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Black women in the fight for women’s suffrage

Missing from the pages of our history books

The first US gathering for women’s rights was convened in Seneca Falls, NY, by leaders of the anti-slavery movement. The “Declaration of Rights and Sentiments” signed by participants benefited from the gathering’s exposure to the Iroquois nation, where women enjoyed social equality and independent authority within their community. Frederick Douglass, a black activist leader attended the convention and leant his powerful voice in support of the Declaration. Protest parades in front of the White House were led by, among others, a Native American girl and a Chinese Immigrant.

Five women officers of the Women’s League in Newport, R.I., 1899 (Photo credit: National Endowment for the Humanities)

The movement for women’s rights, including the right to vote, thus owes its accomplishments to more than the white women leaders we are familiar with from the history books.

In the late 1800s, black women formed clubs and organizations where they could focus on a particular set of objectives. As daughters of slaves, they saw enfranchisement as a way to be recognized as citizens and as a means to elevate their communities. Because of their unique position, Black women tended to focus on human rights and universal suffrage, rather than suffrage only for African Americans or for women.

Some of the women of color who made a difference include:

Mary Shadd Cary (1823 – 1893) was a journalist, teacher, lawyer, politician and the first African American to form an association – Colored Women’s Progressive Franchise Association. Its purpose was both political and economic. She was the first woman to attend Howard University Law School in 1880 but did not graduate because DC code wouldn’t admit women to the Bar. A decade later, she received a degree. She proposed an amendment to strike the word “male” from the Constitution.

Hallie Quinn Brown (1849 – 1949) was an activist, delivering the suffrage message to black churches, anti-slavery societies, and women’s groups. She toured with antislavery lecturers, including Lucretia Mott and Lucy Stone. She continued to fight for the right to vote even after passage of the 19th Amendment as Jim Crow laws disenfranchised black men and women throughout the South.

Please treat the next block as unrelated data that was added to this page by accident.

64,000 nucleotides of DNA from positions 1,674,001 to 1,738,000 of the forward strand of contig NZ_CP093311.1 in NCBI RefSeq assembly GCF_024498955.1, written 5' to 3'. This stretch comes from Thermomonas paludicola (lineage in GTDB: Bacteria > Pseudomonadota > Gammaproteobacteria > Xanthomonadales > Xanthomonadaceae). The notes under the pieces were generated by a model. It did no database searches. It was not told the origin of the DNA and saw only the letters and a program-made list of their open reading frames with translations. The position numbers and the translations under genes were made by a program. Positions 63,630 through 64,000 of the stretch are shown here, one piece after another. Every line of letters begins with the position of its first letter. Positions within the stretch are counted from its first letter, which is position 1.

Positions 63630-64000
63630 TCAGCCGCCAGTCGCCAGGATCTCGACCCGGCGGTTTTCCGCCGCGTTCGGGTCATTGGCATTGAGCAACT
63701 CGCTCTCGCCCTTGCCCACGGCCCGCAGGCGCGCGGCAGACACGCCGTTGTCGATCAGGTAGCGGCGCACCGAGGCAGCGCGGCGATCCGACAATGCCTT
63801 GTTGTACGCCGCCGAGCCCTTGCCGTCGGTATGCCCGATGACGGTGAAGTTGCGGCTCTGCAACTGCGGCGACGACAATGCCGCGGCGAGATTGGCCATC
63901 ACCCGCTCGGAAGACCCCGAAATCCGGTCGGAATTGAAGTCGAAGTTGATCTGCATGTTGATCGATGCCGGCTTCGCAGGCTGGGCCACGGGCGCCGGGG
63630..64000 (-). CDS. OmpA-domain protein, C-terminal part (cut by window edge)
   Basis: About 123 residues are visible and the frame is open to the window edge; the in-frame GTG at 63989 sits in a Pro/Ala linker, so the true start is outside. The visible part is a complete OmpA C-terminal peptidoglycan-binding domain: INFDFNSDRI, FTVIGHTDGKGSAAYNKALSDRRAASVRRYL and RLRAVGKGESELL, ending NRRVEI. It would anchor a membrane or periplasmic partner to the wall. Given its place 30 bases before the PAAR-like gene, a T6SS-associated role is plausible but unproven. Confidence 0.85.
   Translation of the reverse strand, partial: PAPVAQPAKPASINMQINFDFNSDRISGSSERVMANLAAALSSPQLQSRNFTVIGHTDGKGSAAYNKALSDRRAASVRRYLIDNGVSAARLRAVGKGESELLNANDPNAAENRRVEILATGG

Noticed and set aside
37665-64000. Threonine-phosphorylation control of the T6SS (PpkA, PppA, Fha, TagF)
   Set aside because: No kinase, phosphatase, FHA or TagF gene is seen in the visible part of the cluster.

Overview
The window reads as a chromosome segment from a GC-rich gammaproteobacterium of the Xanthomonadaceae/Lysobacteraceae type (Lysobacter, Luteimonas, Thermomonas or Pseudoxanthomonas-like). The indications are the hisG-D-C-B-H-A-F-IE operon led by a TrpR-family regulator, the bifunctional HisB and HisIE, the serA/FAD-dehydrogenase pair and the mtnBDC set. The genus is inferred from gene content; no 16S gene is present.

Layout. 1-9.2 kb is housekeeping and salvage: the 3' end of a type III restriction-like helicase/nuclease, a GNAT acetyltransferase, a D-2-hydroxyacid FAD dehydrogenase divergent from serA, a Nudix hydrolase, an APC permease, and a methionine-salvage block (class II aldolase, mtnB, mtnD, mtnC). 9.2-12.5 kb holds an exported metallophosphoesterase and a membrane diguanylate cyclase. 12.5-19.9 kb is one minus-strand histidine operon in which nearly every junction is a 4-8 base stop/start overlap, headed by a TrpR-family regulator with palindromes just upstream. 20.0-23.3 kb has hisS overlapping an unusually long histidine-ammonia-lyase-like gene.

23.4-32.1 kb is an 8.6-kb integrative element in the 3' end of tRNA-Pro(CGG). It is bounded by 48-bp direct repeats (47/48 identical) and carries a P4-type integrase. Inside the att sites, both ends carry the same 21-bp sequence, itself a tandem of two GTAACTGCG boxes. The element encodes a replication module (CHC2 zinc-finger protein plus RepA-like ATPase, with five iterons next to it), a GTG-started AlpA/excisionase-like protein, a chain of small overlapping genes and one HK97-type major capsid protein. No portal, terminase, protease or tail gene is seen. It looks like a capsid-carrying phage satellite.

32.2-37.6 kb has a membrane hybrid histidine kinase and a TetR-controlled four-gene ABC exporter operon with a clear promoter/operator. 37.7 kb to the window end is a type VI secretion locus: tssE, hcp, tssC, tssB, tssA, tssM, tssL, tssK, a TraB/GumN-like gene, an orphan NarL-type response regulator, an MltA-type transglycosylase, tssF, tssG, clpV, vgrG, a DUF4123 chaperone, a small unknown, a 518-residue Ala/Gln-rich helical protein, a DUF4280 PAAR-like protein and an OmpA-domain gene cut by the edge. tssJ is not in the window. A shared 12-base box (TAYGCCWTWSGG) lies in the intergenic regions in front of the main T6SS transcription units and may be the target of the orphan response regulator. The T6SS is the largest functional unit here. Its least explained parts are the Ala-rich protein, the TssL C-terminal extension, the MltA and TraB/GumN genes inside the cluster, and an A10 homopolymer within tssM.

Ida B. Wells Barnett (1862 – 1931) was a teacher, journalist, and activist who refused to give up a purchased seat and sued the railroad. Articles on anti-lynching exposed injustices of the Jim Crow law in the South, including disenfranchisement, segregation, lack of education and economic opportunities. Barnett refused to move to the back of the 1913 suffrage parade, marching along with 5000 other women up Pennsylvania Avenue.

Mary Church Terrell (1863 – 1954) was an educator, author, lecturer, and activist who learned about women’s rights and Susan B. Anthony’s suffrage campaign while attending Oberlin College. She established the National Association of Colored Women, acting as its first President, and later became a member of the NAACP. She spoke of the double burden of blackness and womanhood.

Zitkala-Sa (Red Bird) (1876 – 1938) was a writer, teacher, and political activist. She wrote about Native American life, culture, and loss of identity, fought racial stereotypes, and led the Council of American Indians to unite tribes and gain suffrage for all.

Adelina Otero-Warren (1881 – 1965) was an educator and politician in New Mexico. Otero-Warren helped Alice Paul organize the Congressional Union for Woman Suffrage, and after the 19th Amendment allowed women to vote, she ran for congress as a Republican.

She belonged to the Votes for Women’s Club in the city of Los Angeles which was active in 1910 and in 1911. She served as the president of the College Equal Suffrage League and was a respected orator who worked as a translator to help the California suffrage campaign.

Maria Guadalupe Evangelina Lopez (1881 – 1977) Lopez was active in the Votes for Women club In Los Angeles and served as president of the College Equal Suffrage League. She worked as a translator for the California suffrage campaign and was responsible for 100,000 dual language voter pamphlets. She was one of the first women to give a speech in Spanish in support of women.

Clara Elizabeth Chan Lee (1886 – 1993) After California passed Proposition 4, Lee was the First Chinese American to register to vote in the US in 1911, nine years before the passage of the 19th Amendment. As a founder of the Chinese Women’s Jeleab (self reliance) Association in 1913, she promoted women’s rights in both the US and China.

“Lifting as we climb”

The motto of the National Association of Women’s Clubs was “Lifting as we climb.” Hallie Quinn Brown commented: “I believe there are as great possibilities for women as there are in men … We want a grand and noble womanhood, scattered all over the land. There is a great vanguard of scholars and teachers of our sex who are at the head of institutions of learning all over the country. We need teachers, lecturers of force and character to help teach this great nation of women.”

Those words were true then and are true now. Only if we “lift others as we climb” will we help to ensure rights and respect for everyone.

Carolyn Woodling is active in the League of Women Voters, NOW and the Zonta Club of South Puget Sound.

Check out this book:

Miss Forten Of Philadelphia: Awesome Black Female Educator and Fanny Marion Jackson Coppin: First Black Female Principal, both by local author LaWanda Johnson.

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And the people stayed home. And read books, and listened,…